Determined to tackle creative gesture in a unique polymorphous way, Dubuffet explores through Cafetière, tasse et soucoupe, sucrier a complex web of preferential options and artistic priorities in order to "probe elasticity, to the point of turning this undertaking into the reason of being and the kingpin of his artistic itinerary", as Gloria Moure wrote in the foreword of the exhibition Jean Dubuffet, Exposition du centenaire held at the Centre Pompidou in 2001.
With Cafetière, tasse et soucoupe, sucrier, Dubuffet also gives a unique interpretation of a somewhat classical topic of painting, still life, while keeping an extraordinary independent spirit. As it immediately strikes for the dynamism and vividness of its deliberately intricate composition between abstraction and figuration, Cafetière, tasse et soucoupe, sucrier breaks with conventions. As early as the beginning of the 60s, Dubuffet was indeed more than ever conscious of the importance of the mission he had undertaken: opening a new way, suggesting another reality, making for the first time visible the very principle of the work, as the coffee pot, the cup, the saucer and the sugar bowl here represented are not immediately recognizable. Dubuffet thus forces us to engage in the work to recognize the object: his way to show us that art does not speak to the eyes but to the mind.
In a different way, the all-over drawing style of Cafetière, tasse et soucoupe, sucrier, a juxtaposition of colorful industrial blue, red and white cells enhanced with black, also contributes to a visionary graphic world that inspired the next generations. This dimension of Hourloupe is essential to understand it, since, by renouncing the "execution" that, among other things, prevailed over the "Texturologies" and "Matériologies", for the "programming" of a sort of puzzle, Dubuffet forged a real language: a language that turned down certitudes, but also "antagonistic to culture", alive, radical and wild, endemic, poetical and sensitive, and which deeply impacted the history of art and thinking.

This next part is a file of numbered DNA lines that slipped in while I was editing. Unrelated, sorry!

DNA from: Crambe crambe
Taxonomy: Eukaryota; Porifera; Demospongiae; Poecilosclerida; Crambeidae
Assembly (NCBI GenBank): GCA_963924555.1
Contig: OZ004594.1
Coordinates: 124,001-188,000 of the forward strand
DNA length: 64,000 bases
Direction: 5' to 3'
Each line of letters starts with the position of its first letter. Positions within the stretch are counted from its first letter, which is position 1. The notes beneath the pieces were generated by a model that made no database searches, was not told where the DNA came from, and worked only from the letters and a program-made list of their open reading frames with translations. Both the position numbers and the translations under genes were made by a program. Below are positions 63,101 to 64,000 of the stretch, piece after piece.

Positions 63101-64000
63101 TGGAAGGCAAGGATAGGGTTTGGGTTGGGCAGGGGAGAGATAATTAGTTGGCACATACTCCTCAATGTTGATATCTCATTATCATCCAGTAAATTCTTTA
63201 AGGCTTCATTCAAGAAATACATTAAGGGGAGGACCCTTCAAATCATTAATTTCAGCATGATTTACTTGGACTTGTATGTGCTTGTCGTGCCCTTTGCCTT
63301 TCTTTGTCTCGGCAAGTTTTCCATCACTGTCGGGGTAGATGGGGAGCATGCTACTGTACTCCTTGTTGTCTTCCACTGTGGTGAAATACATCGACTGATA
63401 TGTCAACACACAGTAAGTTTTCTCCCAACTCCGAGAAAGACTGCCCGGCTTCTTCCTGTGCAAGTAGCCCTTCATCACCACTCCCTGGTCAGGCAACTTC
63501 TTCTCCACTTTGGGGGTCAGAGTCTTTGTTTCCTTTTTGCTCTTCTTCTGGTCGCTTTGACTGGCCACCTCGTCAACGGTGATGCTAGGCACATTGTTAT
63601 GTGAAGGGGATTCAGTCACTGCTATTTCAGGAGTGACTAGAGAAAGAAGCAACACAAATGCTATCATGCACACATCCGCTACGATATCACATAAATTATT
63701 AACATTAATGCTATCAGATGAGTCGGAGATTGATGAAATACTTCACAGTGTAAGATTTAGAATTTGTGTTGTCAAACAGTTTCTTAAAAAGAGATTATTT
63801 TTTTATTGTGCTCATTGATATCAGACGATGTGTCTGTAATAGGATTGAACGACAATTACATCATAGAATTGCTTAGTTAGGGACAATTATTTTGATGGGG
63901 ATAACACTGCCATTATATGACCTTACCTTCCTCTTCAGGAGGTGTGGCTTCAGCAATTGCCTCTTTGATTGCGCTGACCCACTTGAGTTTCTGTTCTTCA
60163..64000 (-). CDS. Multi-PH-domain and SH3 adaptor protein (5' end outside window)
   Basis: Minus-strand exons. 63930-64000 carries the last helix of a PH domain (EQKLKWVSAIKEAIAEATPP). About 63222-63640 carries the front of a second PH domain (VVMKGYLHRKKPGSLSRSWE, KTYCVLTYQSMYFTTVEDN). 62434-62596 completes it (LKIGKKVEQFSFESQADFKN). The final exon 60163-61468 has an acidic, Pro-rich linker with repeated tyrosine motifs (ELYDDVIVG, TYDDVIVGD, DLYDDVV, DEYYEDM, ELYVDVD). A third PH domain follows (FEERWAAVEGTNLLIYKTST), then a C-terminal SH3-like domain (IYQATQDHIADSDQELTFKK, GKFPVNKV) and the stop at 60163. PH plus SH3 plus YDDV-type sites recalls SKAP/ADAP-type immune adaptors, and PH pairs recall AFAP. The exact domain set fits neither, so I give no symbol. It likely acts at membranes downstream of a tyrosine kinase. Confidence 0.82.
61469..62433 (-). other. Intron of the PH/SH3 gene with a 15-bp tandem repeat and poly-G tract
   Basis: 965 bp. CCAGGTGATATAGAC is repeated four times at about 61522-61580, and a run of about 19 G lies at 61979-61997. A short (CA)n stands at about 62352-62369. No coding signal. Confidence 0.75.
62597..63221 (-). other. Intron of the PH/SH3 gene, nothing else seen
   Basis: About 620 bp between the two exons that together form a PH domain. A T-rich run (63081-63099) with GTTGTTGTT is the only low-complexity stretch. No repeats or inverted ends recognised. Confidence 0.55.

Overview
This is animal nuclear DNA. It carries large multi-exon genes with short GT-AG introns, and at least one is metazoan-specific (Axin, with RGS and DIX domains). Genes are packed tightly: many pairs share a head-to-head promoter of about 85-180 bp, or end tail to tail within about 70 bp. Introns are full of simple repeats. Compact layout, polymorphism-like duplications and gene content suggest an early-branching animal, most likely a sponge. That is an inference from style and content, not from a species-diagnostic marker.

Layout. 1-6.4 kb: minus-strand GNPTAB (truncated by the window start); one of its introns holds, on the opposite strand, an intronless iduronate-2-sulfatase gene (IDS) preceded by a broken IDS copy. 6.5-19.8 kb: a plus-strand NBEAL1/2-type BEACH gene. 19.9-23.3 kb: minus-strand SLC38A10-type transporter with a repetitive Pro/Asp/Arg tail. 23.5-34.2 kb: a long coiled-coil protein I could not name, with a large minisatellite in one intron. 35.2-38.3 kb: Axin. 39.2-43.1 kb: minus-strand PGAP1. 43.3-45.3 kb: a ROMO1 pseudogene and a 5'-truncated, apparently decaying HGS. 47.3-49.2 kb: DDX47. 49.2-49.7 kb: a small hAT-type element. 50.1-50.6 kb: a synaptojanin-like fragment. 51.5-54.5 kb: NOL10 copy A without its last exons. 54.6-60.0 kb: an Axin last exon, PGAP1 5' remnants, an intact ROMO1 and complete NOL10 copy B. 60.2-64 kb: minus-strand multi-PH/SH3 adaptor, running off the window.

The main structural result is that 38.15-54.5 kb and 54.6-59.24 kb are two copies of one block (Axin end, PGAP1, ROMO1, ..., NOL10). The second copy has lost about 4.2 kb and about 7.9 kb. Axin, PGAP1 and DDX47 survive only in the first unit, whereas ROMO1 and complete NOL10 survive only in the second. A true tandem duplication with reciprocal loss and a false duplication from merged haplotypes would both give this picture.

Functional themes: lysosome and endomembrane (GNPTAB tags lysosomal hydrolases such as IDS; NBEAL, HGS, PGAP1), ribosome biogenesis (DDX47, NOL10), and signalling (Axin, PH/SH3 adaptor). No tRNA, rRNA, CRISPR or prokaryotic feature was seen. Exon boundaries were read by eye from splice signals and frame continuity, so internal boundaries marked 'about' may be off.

Here is the great contribution of Dubuffet: his demiurgic passion brought him to "substitute to reality a fictional world, both real and mental, which would doom us, as he wished for his own architecture, to live without past, to the oblivion of what we know and the constant experiment of the world" (Daniel Abadie, Ibid)
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